In addition, a process to enable Morocco to reaccess the international financial markets was undertaken with the establishment of an international rating by Standard and Poor’s and Moody’s to allow investors to assess Morocco’s risk, and through a familiarization with risk management instruments by developing technical skills for ongoing monitoring of the exposure of Morocco’s debt to market risks, as well as the use of appropriate swap operations, as required.
Framework for risk management
The process of implementing a risk management framework, undertaken in 1996, primarily involves three factors, described in the following.
A study of the legal environment has revealed that Morocco’s legal system does not contain any provision opposing dynamic debt management and that the government is authorized under the current legislation to use hedging instruments only for the purpose of stabilizing or lowering debt-service costs.
Accordingly, a decree of the prime minister has since 1998 been appended to the texts accompanying the budget law, delegating authority to the minister of economy and finance, or his/her authorized representative, to contract external borrowing to repay onerous debt and enter into foreign exchange and interest rate swap arrangements to stabilize debt service.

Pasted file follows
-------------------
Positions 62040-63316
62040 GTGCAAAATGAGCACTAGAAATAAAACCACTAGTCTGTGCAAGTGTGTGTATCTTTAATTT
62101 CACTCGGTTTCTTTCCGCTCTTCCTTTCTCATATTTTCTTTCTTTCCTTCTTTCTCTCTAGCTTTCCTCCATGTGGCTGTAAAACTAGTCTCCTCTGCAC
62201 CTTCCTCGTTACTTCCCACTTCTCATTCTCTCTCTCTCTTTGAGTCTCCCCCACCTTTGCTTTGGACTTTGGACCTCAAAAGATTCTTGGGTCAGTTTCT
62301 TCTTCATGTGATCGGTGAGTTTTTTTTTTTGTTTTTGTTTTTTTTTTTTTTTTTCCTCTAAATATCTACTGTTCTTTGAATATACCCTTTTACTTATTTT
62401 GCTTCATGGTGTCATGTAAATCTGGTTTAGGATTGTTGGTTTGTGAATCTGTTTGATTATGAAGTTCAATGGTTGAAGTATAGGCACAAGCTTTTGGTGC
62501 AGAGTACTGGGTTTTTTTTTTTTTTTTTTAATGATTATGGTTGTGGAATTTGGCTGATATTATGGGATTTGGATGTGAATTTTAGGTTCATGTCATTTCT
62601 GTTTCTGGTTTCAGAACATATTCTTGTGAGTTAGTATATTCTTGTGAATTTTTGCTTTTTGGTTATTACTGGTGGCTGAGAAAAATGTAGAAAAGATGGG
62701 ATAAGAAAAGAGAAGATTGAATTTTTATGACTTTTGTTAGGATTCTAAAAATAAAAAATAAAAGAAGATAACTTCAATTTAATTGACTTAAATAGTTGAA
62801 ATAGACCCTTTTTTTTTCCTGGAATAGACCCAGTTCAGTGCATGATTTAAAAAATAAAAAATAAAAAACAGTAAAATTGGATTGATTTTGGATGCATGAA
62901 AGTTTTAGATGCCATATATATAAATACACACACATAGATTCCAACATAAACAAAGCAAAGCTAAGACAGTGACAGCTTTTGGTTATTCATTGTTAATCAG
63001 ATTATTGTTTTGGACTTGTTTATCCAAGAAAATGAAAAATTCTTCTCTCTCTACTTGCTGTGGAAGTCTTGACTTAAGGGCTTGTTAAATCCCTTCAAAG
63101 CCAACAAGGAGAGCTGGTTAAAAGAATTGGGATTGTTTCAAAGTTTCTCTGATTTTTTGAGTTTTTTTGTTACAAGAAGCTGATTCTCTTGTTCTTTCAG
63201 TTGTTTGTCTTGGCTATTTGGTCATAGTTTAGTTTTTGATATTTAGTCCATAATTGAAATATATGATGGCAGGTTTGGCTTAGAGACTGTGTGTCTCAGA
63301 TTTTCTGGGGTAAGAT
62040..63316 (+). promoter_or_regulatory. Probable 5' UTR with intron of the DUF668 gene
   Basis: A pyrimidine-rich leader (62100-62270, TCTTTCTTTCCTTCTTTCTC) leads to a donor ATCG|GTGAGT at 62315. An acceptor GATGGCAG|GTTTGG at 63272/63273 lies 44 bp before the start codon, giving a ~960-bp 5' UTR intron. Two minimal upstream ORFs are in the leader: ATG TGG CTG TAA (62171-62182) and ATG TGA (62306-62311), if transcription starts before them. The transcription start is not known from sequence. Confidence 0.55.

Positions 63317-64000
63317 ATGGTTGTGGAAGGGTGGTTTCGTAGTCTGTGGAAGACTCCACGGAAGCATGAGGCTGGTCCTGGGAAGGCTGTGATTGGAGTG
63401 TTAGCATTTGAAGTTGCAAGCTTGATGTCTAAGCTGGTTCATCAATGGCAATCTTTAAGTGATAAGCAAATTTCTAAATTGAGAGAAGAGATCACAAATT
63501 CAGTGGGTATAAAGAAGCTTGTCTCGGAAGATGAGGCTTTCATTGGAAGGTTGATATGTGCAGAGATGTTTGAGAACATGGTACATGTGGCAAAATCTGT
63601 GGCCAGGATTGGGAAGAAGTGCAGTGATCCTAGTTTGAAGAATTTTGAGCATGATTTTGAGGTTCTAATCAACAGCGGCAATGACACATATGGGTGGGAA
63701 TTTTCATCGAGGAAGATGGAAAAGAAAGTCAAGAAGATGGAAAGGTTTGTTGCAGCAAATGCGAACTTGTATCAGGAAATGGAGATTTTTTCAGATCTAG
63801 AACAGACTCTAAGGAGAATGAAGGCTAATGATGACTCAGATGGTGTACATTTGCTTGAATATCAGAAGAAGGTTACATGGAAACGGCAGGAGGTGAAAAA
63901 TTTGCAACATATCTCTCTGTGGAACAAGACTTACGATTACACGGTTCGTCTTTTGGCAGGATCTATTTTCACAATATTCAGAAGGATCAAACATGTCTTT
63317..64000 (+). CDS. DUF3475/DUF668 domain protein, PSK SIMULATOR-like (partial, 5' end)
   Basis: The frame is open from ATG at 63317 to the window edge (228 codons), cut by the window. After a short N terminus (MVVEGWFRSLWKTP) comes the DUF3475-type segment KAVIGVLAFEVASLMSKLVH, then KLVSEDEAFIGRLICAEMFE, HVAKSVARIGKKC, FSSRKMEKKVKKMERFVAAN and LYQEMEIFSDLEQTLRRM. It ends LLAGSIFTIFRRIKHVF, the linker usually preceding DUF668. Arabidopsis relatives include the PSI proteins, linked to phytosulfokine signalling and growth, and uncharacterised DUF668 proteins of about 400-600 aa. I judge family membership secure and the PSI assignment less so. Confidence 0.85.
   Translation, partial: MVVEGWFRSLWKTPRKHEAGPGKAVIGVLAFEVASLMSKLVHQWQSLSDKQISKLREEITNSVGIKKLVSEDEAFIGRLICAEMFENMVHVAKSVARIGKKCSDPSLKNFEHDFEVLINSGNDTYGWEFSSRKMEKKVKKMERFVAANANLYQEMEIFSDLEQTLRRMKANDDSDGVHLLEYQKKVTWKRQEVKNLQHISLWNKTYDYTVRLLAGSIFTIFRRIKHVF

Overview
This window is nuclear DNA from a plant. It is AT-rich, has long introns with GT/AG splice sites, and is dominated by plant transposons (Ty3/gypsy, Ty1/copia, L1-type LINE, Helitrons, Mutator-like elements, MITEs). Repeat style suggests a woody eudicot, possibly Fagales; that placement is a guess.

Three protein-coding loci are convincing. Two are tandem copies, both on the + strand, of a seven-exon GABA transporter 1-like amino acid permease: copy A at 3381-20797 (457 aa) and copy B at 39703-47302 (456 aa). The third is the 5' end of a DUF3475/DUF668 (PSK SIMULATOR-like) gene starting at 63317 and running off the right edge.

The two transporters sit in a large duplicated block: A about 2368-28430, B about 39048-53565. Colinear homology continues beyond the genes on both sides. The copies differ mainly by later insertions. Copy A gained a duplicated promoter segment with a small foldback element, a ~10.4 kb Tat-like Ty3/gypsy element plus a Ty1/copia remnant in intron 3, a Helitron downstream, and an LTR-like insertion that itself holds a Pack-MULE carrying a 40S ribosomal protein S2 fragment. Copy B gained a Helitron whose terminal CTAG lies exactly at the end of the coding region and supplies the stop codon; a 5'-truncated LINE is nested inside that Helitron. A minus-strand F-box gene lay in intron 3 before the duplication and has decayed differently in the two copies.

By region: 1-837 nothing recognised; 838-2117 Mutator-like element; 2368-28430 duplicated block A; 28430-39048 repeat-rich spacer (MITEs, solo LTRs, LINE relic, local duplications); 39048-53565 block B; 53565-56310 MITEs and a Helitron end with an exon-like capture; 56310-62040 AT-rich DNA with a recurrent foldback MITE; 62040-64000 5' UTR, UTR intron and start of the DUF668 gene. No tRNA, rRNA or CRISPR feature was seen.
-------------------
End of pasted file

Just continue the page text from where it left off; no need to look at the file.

Further, with a permanent budget law provision, a special treasury account was established to reflect foreign exchange and interest rate swaps separately and on a multiyear basis, as well as to cover the charges generated by these operations.
Analysis of the treasury’s external debt structure shows that this debt is substantially sensitive to exchange rate and interest rate fluctuations and that the liquidity risk is limited because the debt is amortizable and arranged exclusively in the medium and long terms.
Where the exchange risk is concerned, debt exposure exists because the foreign exchange structure of the debt is still inadequate to accommodate Morocco’s foreign trade structure. As for interest rates, the risk is attributable to the substantial share of debt associated with floating interest rates, which represents more than 36 percent of the debt.
Accordingly, a benchmark portfolio was identified for external debt, with which the treasury’s current debt structure must converge, and to guide external debt financing and management policies. The foreign exchange structure of this benchmark is 60 percent euros, 35 percent U.S. dollars, and 5 percent yen, and the interest rate component entails 20 percent floating-rate debt.
In this connection, the conversion into euros of World Bank currency pool loans denominated in U.S. dollars and yen was undertaken in the amount of US$1.3 billion to increase the euro-denominated debt’s share.